Although the blueprint is mapped out for future New York Yankees success the “Baby Bombers” may have other thoughts in mind. 

The towel has been thrown in, right? After all, the New York Yankees sold off three of their most prominent players in a span of a week shifting the focus into sustained success which will likely come in the future.

The return general manager Brian Cashman received for Aroldis Chapman, Andrew Miller, and Carlos Beltran was insane as it implanted their farm system with a surplus of notable talent as they now have the most prospects inside the mid-season Top-100 Prospects.

For most teams, that would equate to raising the white flag and calling the 2016 season a lost cause. Something manager Joe Girardi refuses to do.

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I don’t ever wave a white flag,” Girardi said via NJ Media. “This organization never waves a white flag.”

On one hand, what is he supposed to say? That they’re going to tank the rest of the season while the remaining past-their-prime veterans clog up roster spots? He said what any manager across baseball would respond with.

On the other hand, he and Cashman have made it clear that the remainder of the season will feature the bright stars that are knocking on the door at Triple-A Scranton/Wilkes-Barre meaning the youth movement fans have been craving has arrived.

Does that mean that the towel has been thrown in? That’s incomparably far from the truth.

On Wednesday, facing the New York Mets and lefty Steven Matz, New York’s top catching prospect Gary Sanchez got the call to be the team’s designated hitter which jump-started the movement into a younger, more feisty group of Yankees.

To kick off the Gary Sanchez era, the 23-year old went 1-for-4 with a run scored in his first taste of the Subway Series. This could be the start of the next core group of Yankee stars.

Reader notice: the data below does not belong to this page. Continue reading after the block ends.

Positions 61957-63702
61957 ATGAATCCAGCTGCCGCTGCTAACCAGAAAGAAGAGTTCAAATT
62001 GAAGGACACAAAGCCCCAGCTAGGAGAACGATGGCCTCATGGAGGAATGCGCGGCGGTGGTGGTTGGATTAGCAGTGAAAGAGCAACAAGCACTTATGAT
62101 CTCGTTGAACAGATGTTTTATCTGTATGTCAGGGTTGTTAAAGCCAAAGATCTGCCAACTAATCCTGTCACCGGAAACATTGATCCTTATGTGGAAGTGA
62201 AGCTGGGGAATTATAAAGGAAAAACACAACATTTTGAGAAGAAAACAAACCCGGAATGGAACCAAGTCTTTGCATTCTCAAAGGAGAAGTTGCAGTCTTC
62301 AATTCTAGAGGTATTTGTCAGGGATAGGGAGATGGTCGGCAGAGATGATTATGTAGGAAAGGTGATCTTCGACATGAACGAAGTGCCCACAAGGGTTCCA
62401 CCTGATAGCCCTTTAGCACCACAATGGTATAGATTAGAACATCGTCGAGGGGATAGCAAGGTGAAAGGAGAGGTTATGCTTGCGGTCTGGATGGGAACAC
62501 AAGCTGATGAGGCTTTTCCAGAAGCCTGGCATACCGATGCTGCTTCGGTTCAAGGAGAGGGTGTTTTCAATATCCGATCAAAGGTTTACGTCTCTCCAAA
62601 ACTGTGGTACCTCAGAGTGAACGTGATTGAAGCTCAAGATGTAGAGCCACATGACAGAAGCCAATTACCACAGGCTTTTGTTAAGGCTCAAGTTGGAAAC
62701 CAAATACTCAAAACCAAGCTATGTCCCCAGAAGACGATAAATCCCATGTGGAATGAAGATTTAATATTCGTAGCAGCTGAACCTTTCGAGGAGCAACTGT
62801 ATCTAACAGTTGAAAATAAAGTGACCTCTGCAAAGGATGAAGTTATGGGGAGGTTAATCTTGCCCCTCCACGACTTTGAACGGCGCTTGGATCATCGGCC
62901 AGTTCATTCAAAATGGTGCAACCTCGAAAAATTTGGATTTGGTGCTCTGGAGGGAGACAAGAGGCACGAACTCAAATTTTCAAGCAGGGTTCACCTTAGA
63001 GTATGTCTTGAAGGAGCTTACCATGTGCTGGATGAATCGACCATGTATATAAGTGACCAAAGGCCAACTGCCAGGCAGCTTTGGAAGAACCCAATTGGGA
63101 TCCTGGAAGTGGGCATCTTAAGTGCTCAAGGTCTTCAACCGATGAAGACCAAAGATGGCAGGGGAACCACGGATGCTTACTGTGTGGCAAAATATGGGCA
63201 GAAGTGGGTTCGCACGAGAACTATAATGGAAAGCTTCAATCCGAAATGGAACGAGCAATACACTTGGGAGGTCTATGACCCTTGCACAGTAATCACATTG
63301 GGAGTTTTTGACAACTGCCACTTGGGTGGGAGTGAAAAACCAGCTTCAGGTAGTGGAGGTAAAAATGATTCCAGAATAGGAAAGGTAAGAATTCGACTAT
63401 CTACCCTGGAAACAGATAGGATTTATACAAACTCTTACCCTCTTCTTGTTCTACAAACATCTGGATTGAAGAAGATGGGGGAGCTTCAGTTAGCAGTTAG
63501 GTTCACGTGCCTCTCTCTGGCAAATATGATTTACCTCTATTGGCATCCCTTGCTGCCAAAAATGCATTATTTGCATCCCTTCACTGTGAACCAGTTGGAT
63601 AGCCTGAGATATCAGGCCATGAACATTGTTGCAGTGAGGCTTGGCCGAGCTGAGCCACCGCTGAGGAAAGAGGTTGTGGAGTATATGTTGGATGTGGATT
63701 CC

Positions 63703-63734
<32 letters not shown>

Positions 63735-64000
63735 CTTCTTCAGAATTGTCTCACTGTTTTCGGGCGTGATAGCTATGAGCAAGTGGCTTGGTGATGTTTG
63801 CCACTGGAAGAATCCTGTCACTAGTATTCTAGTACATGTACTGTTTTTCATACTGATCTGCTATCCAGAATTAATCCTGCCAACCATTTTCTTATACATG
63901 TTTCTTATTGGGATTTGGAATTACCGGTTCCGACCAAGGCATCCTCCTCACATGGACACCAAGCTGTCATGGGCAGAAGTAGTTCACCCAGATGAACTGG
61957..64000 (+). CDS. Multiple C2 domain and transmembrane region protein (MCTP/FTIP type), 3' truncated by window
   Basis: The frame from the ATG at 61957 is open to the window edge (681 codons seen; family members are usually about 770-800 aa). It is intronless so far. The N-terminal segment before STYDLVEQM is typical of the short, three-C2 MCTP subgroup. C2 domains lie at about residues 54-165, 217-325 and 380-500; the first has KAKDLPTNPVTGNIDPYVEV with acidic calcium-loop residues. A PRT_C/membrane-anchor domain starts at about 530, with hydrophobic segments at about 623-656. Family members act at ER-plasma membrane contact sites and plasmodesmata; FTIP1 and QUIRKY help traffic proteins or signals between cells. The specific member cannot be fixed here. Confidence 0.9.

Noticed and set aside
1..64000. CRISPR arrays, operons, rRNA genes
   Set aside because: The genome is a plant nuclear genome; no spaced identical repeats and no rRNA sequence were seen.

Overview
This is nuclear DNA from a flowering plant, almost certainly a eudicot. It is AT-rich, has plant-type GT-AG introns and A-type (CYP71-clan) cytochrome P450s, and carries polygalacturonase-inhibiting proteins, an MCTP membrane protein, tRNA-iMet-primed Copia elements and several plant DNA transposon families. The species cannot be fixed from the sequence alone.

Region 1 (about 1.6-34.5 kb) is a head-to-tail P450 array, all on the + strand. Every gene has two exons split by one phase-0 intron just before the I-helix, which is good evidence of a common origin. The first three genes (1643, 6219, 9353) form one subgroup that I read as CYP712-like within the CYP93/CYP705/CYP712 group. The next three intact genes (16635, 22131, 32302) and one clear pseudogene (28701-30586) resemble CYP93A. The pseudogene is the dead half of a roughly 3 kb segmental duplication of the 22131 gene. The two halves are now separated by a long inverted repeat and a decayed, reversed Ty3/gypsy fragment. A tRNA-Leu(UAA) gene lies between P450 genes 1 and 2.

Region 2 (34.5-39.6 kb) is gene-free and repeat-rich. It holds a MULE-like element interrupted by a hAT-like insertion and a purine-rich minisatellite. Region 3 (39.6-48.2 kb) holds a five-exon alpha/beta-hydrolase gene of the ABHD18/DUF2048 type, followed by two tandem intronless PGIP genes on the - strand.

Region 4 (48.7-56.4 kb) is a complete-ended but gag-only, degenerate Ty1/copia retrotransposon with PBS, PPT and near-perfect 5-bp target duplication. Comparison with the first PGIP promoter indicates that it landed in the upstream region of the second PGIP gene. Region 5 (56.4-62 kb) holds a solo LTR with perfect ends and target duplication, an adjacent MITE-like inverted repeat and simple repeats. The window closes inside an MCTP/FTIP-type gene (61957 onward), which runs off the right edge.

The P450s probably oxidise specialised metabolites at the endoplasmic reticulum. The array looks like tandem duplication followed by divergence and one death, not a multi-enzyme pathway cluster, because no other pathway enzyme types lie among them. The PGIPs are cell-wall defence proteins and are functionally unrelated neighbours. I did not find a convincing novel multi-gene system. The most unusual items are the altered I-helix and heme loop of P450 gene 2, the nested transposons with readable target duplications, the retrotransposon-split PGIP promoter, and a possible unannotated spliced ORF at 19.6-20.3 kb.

He joined Luis Severino, who demonstrated some flare in last night’s 9-5 win while earning his spot back in the starting rotation.

On the way next? Aaron Judge and Tyler Austin who will be joined by Clint Frazier and Greg Bird in 2017.

Again, Sanchez’s debut marks the start of a new era – like Andy Pettitte did back in 1995 with the initiation of the core four – but it doesn’t hurt to question whether or not he and the rest of the youngsters expected to join can bring a fiery jolt to a team that sits just five games out of the postseason.

Of course, those aspirations seem asinine and all but discouraged by poor play followed by the sell-off, but the Yankees don’t plan on giving up and have some hungry youngsters.

How hungry? Just ask the man who kick-started what is hoped to be “The Core Four: Part II.”

“I want to be one of the best out there in the game,” Sanchez told Jared Diamond. “That’s what I’m hoping for.”

Here this out.

If Cashman was serious with this plan on using the kids as much as possible until season’s end, there’s a distinct possibility that they could be an augmented ballclub.

Sanchez – while current catcher Brian McCann clogs up the position – will likely get repetitions at the designated hitter’s position while the frustrating 41-year old Alex Rodriguez continues to miss some action.

I don’t mean to set expectations too high, but if scouts are correct with their analysis of him becoming a future MVP candidate, then he will produce stronger numbers than A-Rod’s .609 OPS.

Judge is another rising prospect who would make the big league club better.

The 6’7″ monster owns a .264/.357/.472 slash line in the Electric City while clubbing 16 home runs and driving in 54 runs. Additionally, he is cutting down on his strikeouts (26% compared to 30% strikeout rate in 2015) and being more selective.

The 24-year old is expected to take over as the team’s everyday right fielder next season but could he perhaps give his team a jolt right now?

Their right fielder, Aaron Hicks, is batting .188 through 89 games while turning a bad start into a bad debut season in the Bronx. Why not give Judge his spot?

Again, playoff baseball for the Yankees is far fetched by every degree of the word. Want numbers instead of words? How about a 1.7% chance at securing a Wild Card spot. Just remember, the Toronto Blue Jays sat 5.5 games out of the division on this date a year ago and they took home the crown with a six-game margin.

Yet, they can attempt to bounce back – which is proven to be possible – using the trio of a dominant Severino, a consistent Sanchez a the DH, and a monster in right field who has been compared to Giancarlo Stanton on many occasions.

The best part about this is that it might sell out some crowds once or twice while giving your team better odds to win now and gear up for the future – the right way.

Bring on the Baby Bombers.

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